Seemingly unconnected citizens of Tokyo are targeted for bludgeoning by a boy with a golden baseball bat. As detectives try to link the victims, they discover that following the assaults, the victims' lives have improved in some way.
In a man-made underground society, descendants of a banished generation vie for control of the crumbling city of Lux. Ichise, an orphan turned prize fighter, loses a leg and an arm to ... See full summary »
A Japanese boy named Shu tries to save a strange girl, Lala Ru, from kidnappers and is transported to an alternate Earth on the brink of being swallowed by the sun. There he meets an ... See full summary »
I must admit I giggled when I heard the name "Boogiepop Phantom" at first. It had the sound of a cheap 60s cartoon that combined Scooby Doo's ghosts and Archie's bad music. Nothing could be further from the truth.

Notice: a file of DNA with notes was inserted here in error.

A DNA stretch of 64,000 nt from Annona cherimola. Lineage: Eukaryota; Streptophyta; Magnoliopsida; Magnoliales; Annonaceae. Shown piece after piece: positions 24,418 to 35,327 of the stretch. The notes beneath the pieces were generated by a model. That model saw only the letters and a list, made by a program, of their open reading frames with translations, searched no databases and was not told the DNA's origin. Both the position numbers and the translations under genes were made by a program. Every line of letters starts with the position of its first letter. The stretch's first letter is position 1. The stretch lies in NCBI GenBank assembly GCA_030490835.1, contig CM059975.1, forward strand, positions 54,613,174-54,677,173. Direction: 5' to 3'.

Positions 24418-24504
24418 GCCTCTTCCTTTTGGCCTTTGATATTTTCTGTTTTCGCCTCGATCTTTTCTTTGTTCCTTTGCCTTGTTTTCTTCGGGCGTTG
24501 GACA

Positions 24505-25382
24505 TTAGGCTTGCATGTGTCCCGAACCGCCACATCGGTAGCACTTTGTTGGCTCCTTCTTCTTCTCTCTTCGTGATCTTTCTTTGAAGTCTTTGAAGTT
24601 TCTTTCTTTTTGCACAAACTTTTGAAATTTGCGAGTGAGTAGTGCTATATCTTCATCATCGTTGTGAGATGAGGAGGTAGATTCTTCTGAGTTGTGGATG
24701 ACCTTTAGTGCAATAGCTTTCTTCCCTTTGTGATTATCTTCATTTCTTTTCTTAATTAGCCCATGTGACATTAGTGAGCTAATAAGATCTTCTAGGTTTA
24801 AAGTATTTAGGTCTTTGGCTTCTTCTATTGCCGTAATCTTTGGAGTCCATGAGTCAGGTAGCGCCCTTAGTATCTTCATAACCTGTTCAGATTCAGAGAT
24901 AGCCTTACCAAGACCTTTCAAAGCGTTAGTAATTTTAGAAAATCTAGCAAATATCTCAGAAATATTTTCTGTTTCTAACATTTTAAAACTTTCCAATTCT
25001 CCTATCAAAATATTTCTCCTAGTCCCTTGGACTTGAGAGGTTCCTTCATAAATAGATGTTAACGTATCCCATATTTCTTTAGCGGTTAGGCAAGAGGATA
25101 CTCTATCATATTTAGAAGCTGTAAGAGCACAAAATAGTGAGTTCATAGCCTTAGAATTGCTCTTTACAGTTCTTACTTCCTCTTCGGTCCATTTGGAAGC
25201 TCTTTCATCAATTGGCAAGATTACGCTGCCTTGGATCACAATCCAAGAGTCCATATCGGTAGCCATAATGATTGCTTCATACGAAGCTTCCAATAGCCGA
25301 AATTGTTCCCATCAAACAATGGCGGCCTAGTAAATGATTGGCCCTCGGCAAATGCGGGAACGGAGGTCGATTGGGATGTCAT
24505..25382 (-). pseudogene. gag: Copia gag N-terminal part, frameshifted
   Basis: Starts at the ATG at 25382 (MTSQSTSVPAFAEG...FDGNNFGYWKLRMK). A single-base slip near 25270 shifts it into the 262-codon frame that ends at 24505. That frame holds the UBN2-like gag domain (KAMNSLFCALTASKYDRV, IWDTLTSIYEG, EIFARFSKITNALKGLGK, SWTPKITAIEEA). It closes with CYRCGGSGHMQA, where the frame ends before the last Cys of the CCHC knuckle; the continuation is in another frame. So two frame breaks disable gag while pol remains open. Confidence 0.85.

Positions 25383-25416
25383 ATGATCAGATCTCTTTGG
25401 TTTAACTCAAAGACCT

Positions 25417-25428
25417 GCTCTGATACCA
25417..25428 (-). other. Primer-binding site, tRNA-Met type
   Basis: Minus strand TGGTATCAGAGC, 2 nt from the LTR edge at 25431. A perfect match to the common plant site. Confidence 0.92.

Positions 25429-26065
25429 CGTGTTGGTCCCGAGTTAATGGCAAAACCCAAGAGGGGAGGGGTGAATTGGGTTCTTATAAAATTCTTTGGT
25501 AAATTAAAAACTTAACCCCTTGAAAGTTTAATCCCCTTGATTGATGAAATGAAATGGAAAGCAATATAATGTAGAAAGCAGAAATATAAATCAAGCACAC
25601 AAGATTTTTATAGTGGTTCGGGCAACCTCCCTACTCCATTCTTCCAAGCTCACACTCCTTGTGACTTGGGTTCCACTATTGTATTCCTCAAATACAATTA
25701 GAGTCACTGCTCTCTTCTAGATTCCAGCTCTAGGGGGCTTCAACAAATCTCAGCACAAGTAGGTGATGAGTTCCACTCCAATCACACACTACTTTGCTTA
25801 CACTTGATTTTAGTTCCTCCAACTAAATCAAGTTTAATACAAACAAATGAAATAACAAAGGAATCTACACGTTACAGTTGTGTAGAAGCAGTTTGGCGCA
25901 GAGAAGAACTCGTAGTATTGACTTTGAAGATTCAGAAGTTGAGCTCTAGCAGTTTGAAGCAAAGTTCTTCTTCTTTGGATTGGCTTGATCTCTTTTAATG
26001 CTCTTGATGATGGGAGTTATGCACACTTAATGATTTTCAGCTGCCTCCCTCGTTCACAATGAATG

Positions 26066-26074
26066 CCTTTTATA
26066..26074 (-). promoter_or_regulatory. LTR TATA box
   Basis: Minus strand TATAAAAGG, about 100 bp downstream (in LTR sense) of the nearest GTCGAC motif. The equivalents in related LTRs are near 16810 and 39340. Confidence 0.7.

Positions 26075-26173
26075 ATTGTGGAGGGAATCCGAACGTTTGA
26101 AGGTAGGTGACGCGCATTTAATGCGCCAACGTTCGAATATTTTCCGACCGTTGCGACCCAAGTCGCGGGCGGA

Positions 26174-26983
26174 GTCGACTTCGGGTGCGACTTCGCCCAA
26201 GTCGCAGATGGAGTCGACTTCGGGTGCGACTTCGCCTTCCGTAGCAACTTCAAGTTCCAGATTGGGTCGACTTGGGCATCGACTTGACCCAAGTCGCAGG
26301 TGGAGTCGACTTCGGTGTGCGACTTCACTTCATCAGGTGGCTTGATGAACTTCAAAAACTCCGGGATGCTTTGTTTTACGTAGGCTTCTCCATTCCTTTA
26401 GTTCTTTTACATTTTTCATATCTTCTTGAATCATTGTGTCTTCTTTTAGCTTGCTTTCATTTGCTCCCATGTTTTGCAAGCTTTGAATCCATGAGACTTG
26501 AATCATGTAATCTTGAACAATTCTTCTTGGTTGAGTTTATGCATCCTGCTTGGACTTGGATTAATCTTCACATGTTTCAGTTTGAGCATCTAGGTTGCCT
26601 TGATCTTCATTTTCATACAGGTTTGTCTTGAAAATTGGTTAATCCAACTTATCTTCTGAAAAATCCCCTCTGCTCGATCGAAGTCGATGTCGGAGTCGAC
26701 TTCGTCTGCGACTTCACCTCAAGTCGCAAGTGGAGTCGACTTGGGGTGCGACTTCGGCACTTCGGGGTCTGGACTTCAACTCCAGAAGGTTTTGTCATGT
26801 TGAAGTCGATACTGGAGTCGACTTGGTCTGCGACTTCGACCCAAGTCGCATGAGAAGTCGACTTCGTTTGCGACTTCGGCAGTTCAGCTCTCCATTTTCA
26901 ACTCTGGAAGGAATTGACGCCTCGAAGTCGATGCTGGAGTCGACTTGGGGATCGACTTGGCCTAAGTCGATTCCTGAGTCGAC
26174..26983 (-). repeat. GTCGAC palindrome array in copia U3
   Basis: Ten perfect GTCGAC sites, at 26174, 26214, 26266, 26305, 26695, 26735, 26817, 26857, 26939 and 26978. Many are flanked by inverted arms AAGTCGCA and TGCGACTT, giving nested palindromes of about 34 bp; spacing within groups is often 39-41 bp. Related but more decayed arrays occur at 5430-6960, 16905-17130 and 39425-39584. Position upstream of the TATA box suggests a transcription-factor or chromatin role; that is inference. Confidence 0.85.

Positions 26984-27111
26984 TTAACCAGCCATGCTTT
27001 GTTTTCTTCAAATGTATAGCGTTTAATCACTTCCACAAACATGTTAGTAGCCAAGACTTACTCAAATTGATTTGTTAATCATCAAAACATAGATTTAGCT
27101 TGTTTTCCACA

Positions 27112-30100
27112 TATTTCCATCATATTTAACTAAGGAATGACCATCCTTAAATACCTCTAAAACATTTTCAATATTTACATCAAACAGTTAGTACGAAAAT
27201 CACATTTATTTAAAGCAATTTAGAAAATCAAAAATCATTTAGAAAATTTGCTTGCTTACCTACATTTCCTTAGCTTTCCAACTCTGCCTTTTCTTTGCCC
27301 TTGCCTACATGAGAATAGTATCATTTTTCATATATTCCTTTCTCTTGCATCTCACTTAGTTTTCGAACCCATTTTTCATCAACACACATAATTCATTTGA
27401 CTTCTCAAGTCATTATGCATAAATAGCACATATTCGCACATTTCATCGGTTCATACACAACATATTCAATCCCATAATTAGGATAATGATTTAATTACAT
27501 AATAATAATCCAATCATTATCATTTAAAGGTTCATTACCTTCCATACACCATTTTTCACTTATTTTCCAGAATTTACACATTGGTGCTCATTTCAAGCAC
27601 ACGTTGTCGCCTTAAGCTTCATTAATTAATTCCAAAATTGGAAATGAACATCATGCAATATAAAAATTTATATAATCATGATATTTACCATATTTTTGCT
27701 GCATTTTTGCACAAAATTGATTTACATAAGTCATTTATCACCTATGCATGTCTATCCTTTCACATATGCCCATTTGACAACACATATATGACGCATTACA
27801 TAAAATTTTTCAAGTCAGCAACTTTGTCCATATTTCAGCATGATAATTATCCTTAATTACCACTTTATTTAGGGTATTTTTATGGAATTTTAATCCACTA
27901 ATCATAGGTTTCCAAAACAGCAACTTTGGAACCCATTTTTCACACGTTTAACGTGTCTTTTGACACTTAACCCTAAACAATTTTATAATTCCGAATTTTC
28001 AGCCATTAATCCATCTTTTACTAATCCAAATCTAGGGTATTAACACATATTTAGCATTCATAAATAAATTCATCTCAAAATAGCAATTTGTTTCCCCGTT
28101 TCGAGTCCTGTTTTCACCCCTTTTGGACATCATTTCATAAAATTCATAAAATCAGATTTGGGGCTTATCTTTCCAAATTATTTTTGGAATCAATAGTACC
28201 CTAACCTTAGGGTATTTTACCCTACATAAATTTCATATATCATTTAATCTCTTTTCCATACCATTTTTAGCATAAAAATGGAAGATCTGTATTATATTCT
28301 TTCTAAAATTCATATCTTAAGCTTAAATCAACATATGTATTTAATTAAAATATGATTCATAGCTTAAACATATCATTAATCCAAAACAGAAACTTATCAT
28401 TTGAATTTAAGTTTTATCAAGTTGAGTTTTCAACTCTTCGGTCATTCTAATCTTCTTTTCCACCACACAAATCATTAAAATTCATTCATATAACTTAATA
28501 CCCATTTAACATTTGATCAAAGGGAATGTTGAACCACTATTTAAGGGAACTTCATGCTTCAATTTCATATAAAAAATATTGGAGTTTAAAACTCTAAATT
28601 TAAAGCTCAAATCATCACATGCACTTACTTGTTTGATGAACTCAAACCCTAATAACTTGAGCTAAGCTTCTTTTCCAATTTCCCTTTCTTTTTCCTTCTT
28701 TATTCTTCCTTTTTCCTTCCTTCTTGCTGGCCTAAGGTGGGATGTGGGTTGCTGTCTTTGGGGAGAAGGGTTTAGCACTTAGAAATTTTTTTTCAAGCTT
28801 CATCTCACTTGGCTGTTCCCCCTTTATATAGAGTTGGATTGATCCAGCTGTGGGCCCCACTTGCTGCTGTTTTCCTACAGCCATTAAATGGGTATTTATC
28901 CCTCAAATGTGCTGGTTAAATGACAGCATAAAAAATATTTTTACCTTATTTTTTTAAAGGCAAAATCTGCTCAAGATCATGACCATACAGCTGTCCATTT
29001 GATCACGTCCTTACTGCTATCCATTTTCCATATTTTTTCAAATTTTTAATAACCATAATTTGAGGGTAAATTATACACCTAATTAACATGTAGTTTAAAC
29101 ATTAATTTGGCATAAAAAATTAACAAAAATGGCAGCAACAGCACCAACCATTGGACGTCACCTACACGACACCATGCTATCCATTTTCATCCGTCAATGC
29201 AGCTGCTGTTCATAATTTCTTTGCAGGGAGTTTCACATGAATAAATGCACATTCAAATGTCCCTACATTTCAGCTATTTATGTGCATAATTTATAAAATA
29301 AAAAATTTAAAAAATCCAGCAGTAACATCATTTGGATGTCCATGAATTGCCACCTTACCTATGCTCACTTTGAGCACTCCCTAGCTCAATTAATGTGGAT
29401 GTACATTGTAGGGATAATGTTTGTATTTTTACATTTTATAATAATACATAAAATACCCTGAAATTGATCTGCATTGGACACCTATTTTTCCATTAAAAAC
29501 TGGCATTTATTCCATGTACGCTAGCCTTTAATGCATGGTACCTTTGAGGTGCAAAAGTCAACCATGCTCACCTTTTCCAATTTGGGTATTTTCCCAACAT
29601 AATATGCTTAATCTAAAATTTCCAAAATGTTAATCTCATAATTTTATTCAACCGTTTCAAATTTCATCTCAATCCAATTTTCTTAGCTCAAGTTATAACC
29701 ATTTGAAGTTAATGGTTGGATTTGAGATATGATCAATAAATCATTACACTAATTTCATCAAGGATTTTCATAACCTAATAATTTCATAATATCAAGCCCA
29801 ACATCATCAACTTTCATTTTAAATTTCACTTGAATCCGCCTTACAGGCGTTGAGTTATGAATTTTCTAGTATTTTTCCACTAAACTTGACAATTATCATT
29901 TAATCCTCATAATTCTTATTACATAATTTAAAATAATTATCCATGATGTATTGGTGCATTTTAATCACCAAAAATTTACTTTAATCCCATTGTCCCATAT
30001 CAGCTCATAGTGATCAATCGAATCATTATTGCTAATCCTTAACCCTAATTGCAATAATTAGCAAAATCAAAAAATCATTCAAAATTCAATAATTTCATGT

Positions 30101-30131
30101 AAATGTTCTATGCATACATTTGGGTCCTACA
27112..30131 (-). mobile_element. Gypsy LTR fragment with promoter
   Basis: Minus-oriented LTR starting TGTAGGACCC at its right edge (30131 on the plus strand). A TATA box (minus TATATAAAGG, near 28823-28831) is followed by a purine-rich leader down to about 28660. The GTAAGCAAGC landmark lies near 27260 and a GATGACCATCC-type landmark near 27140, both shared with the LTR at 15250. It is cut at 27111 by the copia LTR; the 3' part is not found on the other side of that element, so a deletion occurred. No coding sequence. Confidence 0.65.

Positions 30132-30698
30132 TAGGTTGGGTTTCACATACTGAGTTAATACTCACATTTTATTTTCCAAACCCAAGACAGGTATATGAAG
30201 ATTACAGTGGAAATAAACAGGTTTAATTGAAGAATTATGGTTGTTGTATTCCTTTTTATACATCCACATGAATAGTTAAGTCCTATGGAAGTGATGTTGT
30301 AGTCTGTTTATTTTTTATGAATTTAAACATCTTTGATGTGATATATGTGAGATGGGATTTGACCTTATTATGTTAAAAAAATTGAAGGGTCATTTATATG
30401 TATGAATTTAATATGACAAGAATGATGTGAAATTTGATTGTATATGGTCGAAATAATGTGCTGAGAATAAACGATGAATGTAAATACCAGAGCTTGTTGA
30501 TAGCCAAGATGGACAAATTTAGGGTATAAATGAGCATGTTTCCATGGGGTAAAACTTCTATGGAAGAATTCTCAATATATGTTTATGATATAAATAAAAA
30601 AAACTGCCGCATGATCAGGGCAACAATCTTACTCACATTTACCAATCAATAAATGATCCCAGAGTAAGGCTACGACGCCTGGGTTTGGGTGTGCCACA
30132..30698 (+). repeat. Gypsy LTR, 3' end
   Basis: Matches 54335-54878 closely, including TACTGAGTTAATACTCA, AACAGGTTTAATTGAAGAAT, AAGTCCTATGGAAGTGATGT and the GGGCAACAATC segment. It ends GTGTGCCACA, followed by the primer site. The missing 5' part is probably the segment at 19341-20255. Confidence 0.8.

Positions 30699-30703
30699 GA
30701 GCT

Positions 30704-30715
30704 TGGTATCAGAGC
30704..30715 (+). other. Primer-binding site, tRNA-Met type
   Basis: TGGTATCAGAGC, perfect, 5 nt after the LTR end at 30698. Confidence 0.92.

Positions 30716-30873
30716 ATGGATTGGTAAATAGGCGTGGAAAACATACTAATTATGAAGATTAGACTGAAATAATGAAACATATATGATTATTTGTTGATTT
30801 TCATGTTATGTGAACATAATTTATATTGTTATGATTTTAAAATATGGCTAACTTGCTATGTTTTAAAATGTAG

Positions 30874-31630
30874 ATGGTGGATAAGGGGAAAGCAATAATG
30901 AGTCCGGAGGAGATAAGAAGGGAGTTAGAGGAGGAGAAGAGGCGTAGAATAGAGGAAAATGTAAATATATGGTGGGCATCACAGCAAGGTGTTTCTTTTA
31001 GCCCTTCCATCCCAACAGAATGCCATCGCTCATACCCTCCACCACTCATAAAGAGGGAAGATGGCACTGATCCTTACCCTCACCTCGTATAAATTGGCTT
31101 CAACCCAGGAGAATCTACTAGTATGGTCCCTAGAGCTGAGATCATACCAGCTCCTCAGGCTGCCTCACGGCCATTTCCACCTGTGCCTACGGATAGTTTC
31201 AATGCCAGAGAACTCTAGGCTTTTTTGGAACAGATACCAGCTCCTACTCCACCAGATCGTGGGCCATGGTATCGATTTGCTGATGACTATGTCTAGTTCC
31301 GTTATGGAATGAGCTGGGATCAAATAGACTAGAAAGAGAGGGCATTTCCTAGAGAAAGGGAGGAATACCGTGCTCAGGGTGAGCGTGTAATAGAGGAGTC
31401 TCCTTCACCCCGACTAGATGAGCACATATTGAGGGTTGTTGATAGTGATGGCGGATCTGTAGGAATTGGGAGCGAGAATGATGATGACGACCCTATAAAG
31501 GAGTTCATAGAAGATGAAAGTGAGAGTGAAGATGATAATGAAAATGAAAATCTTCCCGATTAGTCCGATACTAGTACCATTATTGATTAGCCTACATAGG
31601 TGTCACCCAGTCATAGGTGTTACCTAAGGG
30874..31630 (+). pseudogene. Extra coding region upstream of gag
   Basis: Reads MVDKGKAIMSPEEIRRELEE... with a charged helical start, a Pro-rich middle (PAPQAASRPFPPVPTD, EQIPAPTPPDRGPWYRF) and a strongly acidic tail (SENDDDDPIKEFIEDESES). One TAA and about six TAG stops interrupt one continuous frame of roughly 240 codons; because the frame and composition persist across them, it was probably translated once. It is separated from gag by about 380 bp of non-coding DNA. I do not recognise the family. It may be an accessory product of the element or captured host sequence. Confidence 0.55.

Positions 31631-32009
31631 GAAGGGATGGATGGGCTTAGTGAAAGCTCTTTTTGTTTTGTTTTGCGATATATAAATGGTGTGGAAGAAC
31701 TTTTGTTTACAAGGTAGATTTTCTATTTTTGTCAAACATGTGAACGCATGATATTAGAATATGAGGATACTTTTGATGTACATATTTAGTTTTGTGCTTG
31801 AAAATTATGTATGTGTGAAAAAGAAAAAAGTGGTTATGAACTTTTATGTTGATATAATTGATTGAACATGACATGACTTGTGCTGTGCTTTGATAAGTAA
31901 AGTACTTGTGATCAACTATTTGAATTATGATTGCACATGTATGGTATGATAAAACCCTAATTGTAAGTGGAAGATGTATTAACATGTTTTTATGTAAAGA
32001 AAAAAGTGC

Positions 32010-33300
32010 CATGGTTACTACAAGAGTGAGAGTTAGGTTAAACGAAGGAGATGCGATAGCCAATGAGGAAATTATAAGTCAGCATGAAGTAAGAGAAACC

BPP is an anime, but much more than that. It is a show that is rather difficult to describe, but I'll try. "Boogiepop" is something of an urban legend, like the Boogieman, a being that takes people at the end of their life, or something like an angel of death. However, people living now claim to have seen Boogiepop. In addition, there was an unexplained column of light that appeared, people missing, a serial murderer that suddenly stopped years ago, and an abandoned Amusement Park that is suddenly coming to life. That just scratches the surface.
What is impressive about BPP is the way the story is told. The 4th episode happens before the first three. We are introduced to major characters in the first episode who do not appear again for a few episodes. Things happen on screen out of time with the rest of what's going on. Overall, the show should be one that fans of X-Files, The 6th Sense, or the Twilight Zone should enjoy. That's a challenging show that will make you use your rewind button more than once.
13 of 15 people found this review helpful.
Was this review helpful to you?